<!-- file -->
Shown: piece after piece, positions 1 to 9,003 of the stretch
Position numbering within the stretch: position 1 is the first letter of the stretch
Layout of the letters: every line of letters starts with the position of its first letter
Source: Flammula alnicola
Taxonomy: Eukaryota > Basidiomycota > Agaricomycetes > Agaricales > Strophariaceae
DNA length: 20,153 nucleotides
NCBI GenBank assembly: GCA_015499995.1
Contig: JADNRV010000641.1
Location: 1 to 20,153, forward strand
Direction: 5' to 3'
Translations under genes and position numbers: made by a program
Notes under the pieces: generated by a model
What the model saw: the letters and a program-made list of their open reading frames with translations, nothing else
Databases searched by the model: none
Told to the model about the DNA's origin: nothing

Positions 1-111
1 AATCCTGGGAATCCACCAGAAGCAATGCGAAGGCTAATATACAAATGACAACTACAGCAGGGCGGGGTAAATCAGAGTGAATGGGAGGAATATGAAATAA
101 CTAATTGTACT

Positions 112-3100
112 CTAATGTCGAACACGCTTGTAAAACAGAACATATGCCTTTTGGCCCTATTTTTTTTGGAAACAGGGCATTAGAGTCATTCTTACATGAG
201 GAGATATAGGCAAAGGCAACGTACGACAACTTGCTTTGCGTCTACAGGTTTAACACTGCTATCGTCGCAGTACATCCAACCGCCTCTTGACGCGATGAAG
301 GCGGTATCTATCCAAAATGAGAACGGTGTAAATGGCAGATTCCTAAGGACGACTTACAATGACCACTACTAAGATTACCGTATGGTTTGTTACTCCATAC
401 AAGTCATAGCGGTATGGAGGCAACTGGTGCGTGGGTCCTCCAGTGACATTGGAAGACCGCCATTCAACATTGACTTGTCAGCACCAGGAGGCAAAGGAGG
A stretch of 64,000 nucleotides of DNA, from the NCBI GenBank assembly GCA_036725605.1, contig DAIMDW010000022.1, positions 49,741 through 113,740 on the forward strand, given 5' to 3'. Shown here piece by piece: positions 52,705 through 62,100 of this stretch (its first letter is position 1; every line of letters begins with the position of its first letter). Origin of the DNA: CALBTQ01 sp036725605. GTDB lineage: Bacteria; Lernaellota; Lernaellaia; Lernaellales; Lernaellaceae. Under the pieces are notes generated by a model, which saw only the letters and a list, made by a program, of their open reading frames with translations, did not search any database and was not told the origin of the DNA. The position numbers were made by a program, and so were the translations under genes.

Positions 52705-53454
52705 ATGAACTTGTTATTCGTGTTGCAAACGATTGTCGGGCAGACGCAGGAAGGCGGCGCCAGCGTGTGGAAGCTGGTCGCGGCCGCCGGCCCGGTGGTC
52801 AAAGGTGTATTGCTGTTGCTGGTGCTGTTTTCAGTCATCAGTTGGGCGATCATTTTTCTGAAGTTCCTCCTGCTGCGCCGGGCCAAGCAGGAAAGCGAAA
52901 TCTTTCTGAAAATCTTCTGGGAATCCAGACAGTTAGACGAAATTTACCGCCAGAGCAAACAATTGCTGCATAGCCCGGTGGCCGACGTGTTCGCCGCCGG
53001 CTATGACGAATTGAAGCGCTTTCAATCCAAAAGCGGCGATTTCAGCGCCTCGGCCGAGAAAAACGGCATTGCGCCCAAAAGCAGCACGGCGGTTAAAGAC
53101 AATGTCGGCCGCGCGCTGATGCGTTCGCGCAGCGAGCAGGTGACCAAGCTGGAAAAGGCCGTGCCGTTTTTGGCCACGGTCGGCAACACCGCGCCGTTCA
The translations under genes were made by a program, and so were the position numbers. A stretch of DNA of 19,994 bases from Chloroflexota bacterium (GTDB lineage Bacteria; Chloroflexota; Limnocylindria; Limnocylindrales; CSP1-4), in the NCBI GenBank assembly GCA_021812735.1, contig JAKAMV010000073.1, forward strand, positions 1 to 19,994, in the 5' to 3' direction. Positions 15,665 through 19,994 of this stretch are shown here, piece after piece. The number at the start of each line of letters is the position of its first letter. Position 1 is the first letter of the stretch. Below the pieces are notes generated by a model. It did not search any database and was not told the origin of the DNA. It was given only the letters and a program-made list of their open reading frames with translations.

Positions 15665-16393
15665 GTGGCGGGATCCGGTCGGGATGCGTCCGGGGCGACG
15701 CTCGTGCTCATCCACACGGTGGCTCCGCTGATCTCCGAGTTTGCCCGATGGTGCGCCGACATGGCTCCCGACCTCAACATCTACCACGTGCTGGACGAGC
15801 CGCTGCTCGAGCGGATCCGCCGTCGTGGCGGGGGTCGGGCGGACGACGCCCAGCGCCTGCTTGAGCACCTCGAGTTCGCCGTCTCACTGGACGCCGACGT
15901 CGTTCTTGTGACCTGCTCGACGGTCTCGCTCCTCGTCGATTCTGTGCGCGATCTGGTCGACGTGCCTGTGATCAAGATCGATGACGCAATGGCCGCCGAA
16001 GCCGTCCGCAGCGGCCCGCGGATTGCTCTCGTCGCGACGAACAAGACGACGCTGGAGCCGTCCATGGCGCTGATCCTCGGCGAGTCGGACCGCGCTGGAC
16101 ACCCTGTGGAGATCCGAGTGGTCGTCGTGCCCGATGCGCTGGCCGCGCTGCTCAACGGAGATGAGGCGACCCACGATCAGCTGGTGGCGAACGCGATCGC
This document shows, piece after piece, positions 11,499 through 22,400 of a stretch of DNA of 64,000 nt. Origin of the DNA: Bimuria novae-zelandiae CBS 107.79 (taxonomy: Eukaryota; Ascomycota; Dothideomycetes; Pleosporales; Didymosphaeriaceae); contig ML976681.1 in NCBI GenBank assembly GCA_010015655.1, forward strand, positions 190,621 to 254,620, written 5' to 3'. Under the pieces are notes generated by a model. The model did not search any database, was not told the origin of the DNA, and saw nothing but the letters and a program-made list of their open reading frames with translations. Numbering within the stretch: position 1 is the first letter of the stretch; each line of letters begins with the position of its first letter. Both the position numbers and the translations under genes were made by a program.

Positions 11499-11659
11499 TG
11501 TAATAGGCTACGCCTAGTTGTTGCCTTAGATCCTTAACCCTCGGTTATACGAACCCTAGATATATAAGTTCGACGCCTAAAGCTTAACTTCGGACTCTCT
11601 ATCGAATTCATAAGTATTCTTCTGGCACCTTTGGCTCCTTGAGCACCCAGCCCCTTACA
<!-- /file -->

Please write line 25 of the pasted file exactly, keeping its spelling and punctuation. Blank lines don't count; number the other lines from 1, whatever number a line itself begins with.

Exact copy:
Positions 52705-53454